Squares and square roots are important mathematical aspects that are used vastly in any mathematics and scientific discipline. It is used primarily to calculate distances, determining absolute values and many more. For example, in Einstein's famous equation regarding energy ( E = mc^2), for which he postulates that the total energy of a particle is proportional to the speed of light squared. Maybe most of you cannot understand that equation because it is advanced physics. But in this article, let me discuss to you the basics about squares and square roots.

When an integer is multiplied by itself we call the product the square of the number. So to square a number, we will only multiply it by itself.
The product is called the **square**. We call this product as square because in geometry, the product represent the area of a square whose side is the number of integer that was multiplied by itself.

In the figure above, the area of the square is calculated by multiplying the length of the s by itself. In other words, the area of a square is the square of the sides. There are many terminologies in squaring a number. For example,

2 x 2 = 4

can also be read as; the square of two is four, two squared equals/is four and many more.

The shorthand notation in squaring a number is to put the number 2 in the superscript of a number we want to square or multiply by itself. So for the example above, 2 x 2 = 4 can also be written as;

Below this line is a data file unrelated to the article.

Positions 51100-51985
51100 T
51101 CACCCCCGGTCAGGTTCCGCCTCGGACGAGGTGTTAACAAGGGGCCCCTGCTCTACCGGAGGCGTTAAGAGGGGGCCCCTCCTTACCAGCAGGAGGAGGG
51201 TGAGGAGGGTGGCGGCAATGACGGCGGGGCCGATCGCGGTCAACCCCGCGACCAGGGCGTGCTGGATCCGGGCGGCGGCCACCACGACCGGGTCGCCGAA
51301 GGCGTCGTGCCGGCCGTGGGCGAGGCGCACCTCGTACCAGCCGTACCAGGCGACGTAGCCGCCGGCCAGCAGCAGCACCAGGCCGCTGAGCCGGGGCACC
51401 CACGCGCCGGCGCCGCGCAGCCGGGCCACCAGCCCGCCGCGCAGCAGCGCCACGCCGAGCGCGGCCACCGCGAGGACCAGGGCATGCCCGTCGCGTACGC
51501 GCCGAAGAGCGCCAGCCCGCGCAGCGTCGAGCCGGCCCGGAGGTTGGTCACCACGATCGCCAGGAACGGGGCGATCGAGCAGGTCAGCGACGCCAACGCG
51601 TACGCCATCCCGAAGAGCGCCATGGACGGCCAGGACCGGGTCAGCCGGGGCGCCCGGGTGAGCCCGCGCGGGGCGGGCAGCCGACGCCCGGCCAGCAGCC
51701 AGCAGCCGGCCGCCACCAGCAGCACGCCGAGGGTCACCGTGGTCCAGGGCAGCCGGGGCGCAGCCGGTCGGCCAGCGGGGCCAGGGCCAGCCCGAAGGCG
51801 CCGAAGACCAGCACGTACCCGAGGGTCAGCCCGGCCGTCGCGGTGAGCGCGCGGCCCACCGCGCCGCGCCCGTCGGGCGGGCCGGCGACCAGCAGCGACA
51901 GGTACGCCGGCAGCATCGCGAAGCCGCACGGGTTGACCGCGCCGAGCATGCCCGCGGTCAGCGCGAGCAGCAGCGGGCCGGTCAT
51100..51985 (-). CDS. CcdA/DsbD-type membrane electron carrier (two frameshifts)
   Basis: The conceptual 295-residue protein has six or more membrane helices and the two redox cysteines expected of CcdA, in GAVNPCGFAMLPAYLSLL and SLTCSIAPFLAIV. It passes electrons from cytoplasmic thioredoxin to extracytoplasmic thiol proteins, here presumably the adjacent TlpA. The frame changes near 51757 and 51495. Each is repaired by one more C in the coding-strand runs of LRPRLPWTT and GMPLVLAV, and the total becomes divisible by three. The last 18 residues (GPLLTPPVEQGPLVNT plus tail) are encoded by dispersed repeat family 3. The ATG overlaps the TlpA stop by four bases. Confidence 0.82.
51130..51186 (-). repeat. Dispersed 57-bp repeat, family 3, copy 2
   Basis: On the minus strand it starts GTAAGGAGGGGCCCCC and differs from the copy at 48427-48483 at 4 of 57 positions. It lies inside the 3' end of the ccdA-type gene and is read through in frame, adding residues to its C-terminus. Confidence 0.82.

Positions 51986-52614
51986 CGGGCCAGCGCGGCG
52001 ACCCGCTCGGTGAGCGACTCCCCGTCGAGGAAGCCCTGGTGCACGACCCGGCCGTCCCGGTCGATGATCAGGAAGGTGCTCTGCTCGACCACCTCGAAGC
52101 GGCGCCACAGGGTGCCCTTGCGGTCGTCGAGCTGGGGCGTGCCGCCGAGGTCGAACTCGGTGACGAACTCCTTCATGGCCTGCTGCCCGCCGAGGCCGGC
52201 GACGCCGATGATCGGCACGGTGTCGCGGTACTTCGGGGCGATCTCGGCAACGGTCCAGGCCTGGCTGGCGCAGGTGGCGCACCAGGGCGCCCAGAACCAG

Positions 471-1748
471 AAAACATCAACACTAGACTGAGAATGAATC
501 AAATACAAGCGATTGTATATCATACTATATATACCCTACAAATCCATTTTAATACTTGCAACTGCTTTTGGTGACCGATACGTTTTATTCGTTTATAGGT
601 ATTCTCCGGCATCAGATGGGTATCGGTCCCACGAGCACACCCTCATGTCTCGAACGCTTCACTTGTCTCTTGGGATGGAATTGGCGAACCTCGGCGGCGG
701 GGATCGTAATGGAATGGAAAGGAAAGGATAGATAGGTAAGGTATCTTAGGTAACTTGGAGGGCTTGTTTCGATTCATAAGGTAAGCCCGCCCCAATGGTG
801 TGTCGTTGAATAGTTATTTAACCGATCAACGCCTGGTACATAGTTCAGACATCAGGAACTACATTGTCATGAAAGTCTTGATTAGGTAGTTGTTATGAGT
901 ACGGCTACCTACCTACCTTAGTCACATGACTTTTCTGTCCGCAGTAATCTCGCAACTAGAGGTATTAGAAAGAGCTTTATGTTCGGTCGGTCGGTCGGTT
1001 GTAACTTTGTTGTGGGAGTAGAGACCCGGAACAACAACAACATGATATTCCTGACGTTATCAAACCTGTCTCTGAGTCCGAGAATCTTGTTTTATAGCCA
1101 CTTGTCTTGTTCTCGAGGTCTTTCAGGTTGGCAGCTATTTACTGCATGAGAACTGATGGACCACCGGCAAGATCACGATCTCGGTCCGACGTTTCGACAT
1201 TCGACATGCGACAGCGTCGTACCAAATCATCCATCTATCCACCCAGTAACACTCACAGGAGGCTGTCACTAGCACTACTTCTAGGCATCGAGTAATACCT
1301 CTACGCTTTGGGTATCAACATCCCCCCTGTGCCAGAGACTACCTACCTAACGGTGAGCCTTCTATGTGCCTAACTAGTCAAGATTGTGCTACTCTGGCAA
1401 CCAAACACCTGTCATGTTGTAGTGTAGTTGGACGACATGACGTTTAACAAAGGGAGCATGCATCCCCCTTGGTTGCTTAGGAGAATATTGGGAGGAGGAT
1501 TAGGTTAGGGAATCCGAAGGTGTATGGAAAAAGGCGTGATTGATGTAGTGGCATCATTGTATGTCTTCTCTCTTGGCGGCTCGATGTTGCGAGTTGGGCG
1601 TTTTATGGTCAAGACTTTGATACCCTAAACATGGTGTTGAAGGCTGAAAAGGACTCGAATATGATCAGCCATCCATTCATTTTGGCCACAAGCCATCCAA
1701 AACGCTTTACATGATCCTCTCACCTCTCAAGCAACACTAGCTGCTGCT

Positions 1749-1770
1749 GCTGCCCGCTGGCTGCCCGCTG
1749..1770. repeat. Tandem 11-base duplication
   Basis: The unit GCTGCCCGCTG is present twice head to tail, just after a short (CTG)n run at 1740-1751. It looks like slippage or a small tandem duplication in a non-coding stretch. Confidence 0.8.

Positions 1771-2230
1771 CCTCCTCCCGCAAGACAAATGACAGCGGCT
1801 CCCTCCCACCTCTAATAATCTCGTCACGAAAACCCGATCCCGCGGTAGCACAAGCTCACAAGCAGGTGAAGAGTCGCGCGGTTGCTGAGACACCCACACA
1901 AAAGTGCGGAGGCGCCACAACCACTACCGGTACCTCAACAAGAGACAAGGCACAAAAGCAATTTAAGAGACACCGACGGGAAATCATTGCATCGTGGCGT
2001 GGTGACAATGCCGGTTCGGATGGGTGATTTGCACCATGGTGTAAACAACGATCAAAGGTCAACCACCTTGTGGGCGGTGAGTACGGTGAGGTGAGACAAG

2^2 = 4

.
Now supposed you are given the area of a square. How would you find the lengths of its sides? This is where square roots come in. Square root is that number or integer we multiply by itself, or we squared, to get the area or the square. Actually, square root of a number are the two equal factors of that number. So, for the example 2x2=4 or 2^2=4, the square root of four is obviously two since two is the two equal factor of four.

To symbolize or to get the square root of a number, a "radical sign" \sqrt() is placed before the number in question. For example, to get the square root of four, we write

\sqrt{4} = 2

Moreover, two is not the only square root of four. -2 is also a square root since multiplyng -2 by itself is also four. Thus, in general, a number has two square roots; the positive and negative square roots. Thus its always right to write it as

\sqrt{4} = \pm 2

Perfect squares are those squares whose square roots are integers. Few examples of perfect squares:

1.) 1: 1x1=1

2.) 4: 2x2=4

3.) 9: 3x3=9

4.) 16: 4x4 = 16

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Page last modified on March 15, 2012